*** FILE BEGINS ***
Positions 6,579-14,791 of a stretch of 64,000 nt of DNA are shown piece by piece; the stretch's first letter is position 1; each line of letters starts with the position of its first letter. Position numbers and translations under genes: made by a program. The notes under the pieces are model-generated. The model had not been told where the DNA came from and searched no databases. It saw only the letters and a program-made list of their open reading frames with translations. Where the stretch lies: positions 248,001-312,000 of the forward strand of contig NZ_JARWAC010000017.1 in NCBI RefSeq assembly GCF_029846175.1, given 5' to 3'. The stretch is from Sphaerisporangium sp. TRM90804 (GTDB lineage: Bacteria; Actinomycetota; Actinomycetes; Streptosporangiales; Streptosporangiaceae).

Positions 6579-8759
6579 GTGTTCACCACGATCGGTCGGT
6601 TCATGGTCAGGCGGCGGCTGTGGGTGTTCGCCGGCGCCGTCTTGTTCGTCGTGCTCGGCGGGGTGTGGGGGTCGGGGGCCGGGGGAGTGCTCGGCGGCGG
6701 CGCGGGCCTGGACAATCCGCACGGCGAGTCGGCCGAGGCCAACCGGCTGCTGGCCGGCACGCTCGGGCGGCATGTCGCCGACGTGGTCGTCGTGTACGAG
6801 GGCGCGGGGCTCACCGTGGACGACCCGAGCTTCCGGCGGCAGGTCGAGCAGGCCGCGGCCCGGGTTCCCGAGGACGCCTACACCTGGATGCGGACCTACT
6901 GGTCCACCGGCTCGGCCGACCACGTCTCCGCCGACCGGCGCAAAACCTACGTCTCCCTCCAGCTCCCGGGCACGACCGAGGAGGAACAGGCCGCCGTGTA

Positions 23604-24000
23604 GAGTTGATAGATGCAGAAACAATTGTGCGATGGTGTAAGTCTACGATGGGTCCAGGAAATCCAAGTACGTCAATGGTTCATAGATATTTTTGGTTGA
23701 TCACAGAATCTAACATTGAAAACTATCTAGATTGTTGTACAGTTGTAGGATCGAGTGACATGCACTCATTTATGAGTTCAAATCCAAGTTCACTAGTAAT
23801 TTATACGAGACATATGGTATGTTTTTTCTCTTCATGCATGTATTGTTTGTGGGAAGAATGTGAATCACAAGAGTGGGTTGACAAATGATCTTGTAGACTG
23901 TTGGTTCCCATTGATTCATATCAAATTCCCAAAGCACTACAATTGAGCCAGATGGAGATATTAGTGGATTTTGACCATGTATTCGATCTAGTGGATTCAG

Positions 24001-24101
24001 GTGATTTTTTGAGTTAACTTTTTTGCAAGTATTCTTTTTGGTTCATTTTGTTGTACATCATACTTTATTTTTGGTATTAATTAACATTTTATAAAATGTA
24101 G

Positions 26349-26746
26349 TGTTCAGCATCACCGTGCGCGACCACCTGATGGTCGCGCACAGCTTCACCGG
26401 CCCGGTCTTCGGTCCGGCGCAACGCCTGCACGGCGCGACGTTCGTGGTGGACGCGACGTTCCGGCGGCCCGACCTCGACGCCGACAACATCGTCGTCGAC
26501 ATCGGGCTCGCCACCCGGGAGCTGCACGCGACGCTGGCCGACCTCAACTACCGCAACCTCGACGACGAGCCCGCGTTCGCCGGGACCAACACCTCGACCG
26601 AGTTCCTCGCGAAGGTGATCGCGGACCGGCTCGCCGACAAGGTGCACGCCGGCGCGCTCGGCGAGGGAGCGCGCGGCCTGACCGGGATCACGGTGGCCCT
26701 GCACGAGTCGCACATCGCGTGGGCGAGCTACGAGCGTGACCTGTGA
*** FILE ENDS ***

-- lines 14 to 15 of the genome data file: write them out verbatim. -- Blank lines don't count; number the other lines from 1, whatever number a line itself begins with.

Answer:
24001 GTGATTTTTTGAGTTAACTTTTTTGCAAGTATTCTTTTTGGTTCATTTTGTTGTACATCATACTTTATTTTTGGTATTAATTAACATTTTATAAAATGTA
24101 G